On Monday, the city council approved a contract offer for BED workers, which puts off a pension-fund agreement until September 1. If no agreement is reached by then, either party can declare an impasse to initiate mediation.
The pension fund relies on three funding streams: employee contributions, investment gains and taxpayer funds. The fund’s existing obligations amount to about $170 million.
How much is actually in there? Burlington’s pension fund has taken a beating during the recession. According the state treasurer’s office, the city’s pension investments hit a high of $125 million in October 2007. That figure plummeted to $75 million by February 2009. As of May 31, the fund was back up to about $102 million.
City taxpayers have had to step up contributions to the fund to keep it solvent. Their share has increased sixfold since 2003, when they coughed up $1 million. They paid another $6 million in FY 2008 and 2009, and will deposit $6.3 million in FY 2011. That’s in contrast to FY 2005 and 2006, when the city shorted taxpayer obligations by $1.6 million and $1.1 million, respectively.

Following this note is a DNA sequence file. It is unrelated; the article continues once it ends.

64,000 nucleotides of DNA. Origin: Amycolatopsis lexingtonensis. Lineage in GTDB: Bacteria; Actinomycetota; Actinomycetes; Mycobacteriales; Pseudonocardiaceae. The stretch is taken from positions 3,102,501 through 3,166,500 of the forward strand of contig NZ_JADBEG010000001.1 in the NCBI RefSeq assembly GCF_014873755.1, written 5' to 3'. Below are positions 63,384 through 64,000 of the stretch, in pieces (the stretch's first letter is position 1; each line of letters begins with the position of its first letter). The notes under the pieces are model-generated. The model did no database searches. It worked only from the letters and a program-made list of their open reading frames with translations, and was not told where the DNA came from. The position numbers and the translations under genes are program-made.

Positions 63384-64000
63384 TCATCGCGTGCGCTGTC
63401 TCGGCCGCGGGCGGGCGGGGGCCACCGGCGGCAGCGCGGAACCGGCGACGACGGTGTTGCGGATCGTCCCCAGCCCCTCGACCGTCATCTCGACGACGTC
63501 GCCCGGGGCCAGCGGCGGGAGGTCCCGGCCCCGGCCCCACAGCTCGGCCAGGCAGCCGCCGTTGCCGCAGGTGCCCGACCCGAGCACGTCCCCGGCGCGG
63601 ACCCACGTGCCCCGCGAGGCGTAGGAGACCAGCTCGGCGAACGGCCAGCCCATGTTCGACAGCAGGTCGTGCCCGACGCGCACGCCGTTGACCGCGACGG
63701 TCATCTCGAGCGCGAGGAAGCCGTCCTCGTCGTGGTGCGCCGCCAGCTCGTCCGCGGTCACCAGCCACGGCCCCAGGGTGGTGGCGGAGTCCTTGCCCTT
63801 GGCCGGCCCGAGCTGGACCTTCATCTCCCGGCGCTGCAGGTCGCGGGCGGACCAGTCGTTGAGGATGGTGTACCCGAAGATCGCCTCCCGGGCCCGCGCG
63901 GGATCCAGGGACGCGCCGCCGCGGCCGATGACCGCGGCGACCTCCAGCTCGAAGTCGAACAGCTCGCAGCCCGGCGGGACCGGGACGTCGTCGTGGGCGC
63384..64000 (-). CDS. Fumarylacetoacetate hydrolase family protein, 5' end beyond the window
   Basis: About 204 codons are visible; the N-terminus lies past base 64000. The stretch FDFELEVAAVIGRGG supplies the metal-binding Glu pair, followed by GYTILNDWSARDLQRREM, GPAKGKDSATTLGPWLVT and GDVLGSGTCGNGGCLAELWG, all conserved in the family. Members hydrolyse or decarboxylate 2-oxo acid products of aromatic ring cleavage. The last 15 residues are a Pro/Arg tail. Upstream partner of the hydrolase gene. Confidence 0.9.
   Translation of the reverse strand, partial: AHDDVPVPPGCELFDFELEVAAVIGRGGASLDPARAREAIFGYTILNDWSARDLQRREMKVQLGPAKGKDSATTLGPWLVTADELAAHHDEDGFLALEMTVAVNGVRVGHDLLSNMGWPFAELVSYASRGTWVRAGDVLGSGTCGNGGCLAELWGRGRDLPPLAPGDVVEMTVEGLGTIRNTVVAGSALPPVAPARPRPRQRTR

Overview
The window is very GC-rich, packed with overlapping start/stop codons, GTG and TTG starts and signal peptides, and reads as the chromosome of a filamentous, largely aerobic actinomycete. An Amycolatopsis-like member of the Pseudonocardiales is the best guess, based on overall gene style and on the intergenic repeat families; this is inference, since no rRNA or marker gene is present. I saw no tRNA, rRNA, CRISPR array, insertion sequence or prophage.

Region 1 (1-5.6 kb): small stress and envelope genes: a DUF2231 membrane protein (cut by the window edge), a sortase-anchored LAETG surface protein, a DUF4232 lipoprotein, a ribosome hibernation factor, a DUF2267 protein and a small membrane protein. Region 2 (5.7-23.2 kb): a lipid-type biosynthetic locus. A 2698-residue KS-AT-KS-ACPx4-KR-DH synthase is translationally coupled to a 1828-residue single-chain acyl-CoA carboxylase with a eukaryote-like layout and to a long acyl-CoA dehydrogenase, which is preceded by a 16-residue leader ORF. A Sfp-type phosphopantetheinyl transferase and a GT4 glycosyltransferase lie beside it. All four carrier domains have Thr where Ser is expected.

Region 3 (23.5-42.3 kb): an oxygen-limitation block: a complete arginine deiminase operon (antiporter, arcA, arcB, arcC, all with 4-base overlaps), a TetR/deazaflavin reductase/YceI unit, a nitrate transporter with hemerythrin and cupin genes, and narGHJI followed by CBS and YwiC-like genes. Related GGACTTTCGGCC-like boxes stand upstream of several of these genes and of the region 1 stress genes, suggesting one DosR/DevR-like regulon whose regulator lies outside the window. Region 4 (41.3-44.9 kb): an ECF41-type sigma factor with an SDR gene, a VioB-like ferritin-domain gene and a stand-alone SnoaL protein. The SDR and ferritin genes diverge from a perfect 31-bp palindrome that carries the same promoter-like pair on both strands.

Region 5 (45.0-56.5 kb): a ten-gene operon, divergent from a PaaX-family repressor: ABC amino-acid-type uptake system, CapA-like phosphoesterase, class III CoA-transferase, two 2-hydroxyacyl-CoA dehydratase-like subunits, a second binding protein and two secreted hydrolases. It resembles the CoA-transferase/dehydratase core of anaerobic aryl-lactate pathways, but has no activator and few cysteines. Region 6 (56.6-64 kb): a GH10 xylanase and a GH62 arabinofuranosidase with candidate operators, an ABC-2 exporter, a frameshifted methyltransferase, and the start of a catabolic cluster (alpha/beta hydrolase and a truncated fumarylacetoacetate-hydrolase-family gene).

“The trick here is to find a pension program that is both sustainable and affordable, and it’s been a difficult go in negotiations,” said McNeil.
New Lease on Life?
“Fair Game” has learned that Terry Dorman, the Quechee-based consultant hired to turn around the city’s beleaguered Burlington Telecom, has won a small reprieve from the telecom’s top creditor, CitiCapital.
BT’s next interest payment was scheduled for August 17. But CitiCapital has agreed to give BT a six-week suspension, until September 30, according to a memo obtained by “Fair Game.”